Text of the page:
It may be observed that man is by nature prone to run to extremes: on the one hand to extreme credulity leading ultimately to superstition and to illusion of all kinds, as a result of which he places himself in large measure under the dominion of the unreal.  When man runs to this extreme--and he has done so on earth in many cycles of the past--he abdicates his powers of reason and judgment and the control of his life and being through the power of disciplined thought, and subordinates himself to a multiplicity of recordings and impressions, many of which are illusion and error.  He also, in this extreme, opens the way to his own domination by thought-forces and thought-forms and by a variety of powers within the lower realms of being which he may encounter, or which may have an interest in appropriating him to their service in furtherance of their objectives. As a result of this, a man becomes robbed in great degree of the true development which should have been his, and is used, or misused, as servant or slave, by the conditions in the lower atmospherean realms to which he has thus unwittingly been led to give his allegiance.

 

In such a case, a man thus robbed of his full and true development as a mortal, master of his thoughts, able to rule over his surroundings, enters the first resurrection at death as a man whose opportunity for growth in mortal life has been largely taken from him. Such an extreme in reality find expression in a man whose capacity in seership, even though but little developed, is not balanced by the development of his corporeal judgment.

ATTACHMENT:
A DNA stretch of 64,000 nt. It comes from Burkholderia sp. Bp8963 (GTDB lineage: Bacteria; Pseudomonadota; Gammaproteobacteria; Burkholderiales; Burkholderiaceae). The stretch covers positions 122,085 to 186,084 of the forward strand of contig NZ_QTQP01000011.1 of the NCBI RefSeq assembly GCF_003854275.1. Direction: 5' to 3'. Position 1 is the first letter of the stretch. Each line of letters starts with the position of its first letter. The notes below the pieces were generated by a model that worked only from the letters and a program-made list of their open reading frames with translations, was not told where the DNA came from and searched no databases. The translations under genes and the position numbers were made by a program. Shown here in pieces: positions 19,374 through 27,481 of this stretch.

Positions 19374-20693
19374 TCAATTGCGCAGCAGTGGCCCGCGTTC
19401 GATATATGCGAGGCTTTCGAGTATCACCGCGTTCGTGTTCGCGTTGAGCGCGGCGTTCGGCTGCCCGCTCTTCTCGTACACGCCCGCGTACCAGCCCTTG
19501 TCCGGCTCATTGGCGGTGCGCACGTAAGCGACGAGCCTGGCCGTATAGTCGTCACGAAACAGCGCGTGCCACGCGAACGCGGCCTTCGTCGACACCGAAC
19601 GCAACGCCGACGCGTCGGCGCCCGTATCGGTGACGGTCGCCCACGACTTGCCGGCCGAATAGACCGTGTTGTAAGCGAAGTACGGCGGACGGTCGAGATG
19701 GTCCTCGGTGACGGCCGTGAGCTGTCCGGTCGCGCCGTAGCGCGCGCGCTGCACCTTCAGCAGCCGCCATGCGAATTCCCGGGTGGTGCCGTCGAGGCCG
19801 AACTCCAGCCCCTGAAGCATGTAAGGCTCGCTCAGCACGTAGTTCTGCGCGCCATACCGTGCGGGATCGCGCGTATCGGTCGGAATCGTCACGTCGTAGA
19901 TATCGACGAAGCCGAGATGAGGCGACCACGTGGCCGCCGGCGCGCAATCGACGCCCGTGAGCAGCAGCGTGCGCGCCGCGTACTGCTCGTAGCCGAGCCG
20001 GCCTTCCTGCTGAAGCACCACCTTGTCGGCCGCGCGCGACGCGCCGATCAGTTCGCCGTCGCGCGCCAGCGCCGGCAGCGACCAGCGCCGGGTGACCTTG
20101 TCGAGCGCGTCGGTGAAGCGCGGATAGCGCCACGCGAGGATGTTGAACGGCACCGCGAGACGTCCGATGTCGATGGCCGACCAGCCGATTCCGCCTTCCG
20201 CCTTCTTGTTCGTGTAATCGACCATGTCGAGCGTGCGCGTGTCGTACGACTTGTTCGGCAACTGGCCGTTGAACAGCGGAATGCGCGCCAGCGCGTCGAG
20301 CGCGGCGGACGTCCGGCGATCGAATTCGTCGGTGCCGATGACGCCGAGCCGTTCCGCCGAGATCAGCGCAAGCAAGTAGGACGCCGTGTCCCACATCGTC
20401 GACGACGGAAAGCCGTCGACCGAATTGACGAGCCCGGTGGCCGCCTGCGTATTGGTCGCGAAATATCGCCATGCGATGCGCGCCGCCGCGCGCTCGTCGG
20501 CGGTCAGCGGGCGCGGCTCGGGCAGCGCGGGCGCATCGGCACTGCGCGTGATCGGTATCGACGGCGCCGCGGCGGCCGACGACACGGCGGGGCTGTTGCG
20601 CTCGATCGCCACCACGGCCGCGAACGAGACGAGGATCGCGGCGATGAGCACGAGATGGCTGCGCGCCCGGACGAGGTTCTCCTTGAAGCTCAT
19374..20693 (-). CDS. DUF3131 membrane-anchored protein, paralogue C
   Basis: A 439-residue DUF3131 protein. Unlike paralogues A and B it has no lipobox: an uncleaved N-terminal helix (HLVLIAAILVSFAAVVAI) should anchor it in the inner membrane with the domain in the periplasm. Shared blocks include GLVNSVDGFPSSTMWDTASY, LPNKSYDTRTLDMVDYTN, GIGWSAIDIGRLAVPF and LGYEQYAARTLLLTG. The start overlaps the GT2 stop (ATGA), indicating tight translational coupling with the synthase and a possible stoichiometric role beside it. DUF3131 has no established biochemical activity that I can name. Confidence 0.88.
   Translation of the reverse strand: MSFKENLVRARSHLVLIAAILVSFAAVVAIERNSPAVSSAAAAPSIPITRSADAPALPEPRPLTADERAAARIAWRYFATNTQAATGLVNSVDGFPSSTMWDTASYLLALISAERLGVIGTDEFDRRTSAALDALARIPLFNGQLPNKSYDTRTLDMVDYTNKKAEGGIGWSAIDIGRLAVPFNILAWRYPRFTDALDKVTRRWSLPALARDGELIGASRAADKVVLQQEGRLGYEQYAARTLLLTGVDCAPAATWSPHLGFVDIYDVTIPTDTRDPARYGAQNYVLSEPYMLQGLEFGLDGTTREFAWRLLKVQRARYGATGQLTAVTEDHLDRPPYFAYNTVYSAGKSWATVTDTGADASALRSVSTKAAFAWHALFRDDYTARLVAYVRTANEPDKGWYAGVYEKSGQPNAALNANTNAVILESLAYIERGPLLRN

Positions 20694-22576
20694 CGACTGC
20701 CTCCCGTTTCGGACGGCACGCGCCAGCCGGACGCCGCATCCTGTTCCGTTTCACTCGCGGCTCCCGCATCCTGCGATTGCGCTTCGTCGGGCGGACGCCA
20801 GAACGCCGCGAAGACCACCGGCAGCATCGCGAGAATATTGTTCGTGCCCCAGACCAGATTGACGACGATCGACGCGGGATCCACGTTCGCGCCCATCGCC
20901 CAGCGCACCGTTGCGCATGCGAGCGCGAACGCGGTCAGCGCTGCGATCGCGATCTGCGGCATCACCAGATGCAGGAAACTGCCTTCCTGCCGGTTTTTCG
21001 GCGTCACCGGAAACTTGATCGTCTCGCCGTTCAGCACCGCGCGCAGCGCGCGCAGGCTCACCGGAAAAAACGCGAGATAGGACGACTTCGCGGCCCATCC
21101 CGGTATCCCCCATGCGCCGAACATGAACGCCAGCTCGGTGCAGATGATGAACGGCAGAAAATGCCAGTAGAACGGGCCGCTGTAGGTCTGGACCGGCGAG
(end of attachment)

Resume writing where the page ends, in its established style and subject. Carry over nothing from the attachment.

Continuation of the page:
The opposite extreme, in which the intellect and the corporeal senses rule supreme in a man, and all capacity in seership inhibited by disbelief and denial, has effects scarcely less limiting.  In this case, the man is one whole outlook and capacity are wholly material. He is as one dead to the things of the spirit.  He denies even the possibility of inspiration, though, in fact, he uses it and makes most part of his advances in knowledge because of it, since he attributes it to thoughts which he has generated with himself.

 

Such a man is but half a man.  Nevertheless, it is to him a less damaging extreme than the other.  For though it limits him grievously in his advance to wider knowledge and inhibits almost completely in him the power to perceive the real causes at work in almost every matter, he is able to develop his stature and talents as a corporean to the full.  He is able to become powerful in judgment and in reason.  His intellect becomes a keen tool.  His capacity to control and to direct his thought has become highly developed and disciplined.

 

It may be understood, then, that while balance between the two sets of man's faculties--between reason and judgment, on the one hand, and seership on the other--both developing together is best, man is wisely safeguarded in this day against any widespread extension of seership prematurely developed; prematurely, in that the grade of spiritual growth necessary to safeguard the man has not yet been attained.

 

Consider, for example, what would happen were capacity in seership, even in a small degree, to be developed in the self-serving man, the man who seeks above all things his own gain, pleasure and position, or who is ready and willing to exact vengeance on those who injure, thwart, or disagree with him.  Of such men there are in every land very great numbers.  Moreover their numbers would increase even more, were the opportunities and temptations provided by even a small development in seership placed at their disposal.